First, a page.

Mernda, on the edge of metropolitan Melbourne, is 26 km to the north of the central city area. Originally known as Morang until 1893, then South Yan Yean, the name Mernda was given in 1913 to distinguish the locality from the Yan Yean reservoir and picnic grounds. The name Mernda is derived from an Aboriginal word thought to mean earth.
When Mernda was named in 1913 it had a school, a Catholic church (1888), a Methodist church (1888), a store, a railway station and a mechanics' institute (1888). The institute was used for the Whittlesea shire council's chambers until the 1920s. Mernda had several dairy farms for metropolitan milk supply. A live stock sale yards operated beside the Bridge Inn, which had been built in 1850 and enlarged in 1891.
Mernda’s eastern boundary is the Plenty River, and at a point south of Bridge Inn Road the Yan Yean pipe track is raised on a flume over the river. The flume (1857) is heritage listed. There is also a north-south railway corridor, left over from the Epping-Whittlesea railway (1889-1959). Mernda’s old shopping area adjoins the former railway station, where there are a general store, a revamped bakery (1870s), the Methodist (Uniting) church and hall (1940) and the recreation reserve. Not far away was the school, closed in 2011 and replaced with a new campus in a housing estate west of Plenty Road. Mernda primary school had 733 pupils in 2014.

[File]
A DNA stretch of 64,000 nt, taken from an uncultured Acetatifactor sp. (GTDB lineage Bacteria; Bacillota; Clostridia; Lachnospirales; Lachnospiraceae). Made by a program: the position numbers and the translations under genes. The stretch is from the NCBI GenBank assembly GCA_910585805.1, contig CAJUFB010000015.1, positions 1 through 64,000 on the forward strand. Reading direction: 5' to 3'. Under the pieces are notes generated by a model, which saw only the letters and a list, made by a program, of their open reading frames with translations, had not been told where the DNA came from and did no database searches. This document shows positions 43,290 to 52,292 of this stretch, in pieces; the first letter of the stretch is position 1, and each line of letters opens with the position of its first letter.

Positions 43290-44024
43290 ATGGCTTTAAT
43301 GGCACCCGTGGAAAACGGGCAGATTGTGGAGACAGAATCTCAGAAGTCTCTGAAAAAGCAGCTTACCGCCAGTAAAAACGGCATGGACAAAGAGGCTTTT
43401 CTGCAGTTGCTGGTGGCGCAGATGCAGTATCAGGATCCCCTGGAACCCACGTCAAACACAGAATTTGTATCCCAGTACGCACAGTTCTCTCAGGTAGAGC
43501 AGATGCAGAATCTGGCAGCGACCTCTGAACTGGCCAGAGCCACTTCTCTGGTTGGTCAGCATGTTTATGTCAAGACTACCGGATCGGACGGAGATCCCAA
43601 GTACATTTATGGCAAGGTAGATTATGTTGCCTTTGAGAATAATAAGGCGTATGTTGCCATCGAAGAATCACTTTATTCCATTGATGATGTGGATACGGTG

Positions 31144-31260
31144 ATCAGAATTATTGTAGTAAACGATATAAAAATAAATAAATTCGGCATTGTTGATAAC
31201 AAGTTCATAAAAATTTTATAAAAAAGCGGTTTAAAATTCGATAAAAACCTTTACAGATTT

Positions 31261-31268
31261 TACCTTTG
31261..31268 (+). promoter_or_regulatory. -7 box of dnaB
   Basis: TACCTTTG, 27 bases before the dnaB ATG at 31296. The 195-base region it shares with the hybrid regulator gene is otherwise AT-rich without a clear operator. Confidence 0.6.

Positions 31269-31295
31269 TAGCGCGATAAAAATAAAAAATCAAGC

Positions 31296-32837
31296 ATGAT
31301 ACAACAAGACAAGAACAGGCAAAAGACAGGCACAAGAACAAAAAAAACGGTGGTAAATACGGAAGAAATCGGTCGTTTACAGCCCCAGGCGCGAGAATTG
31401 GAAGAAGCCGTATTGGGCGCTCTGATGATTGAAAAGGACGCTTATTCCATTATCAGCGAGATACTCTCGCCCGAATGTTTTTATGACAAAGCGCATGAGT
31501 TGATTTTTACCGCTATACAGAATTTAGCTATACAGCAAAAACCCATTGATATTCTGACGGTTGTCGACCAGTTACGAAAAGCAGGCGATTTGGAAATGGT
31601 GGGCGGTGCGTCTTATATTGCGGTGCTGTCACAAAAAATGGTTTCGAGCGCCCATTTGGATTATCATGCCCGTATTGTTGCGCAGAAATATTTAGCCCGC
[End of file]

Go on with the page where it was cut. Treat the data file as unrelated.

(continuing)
The estate, marketed as Mernda Village, has linear parks, a community centre and a Catholic primary school. Housing continues southwards, around the Bridge Inn Hotel, the nearby livestock saleyard site (1888-2003) and the Mayfield Presbyterian church on Plenty Road. There is provision for a P-12 school. In 2010 the Uniting church P-12 Acacia College was opened, further west along Bridge Inn Road. It was closed in 2012 and was acquired by Adventist Schools Victoria, re-opening in 2013. Suburban Mernda continued as a work in progress. Its census populations have been: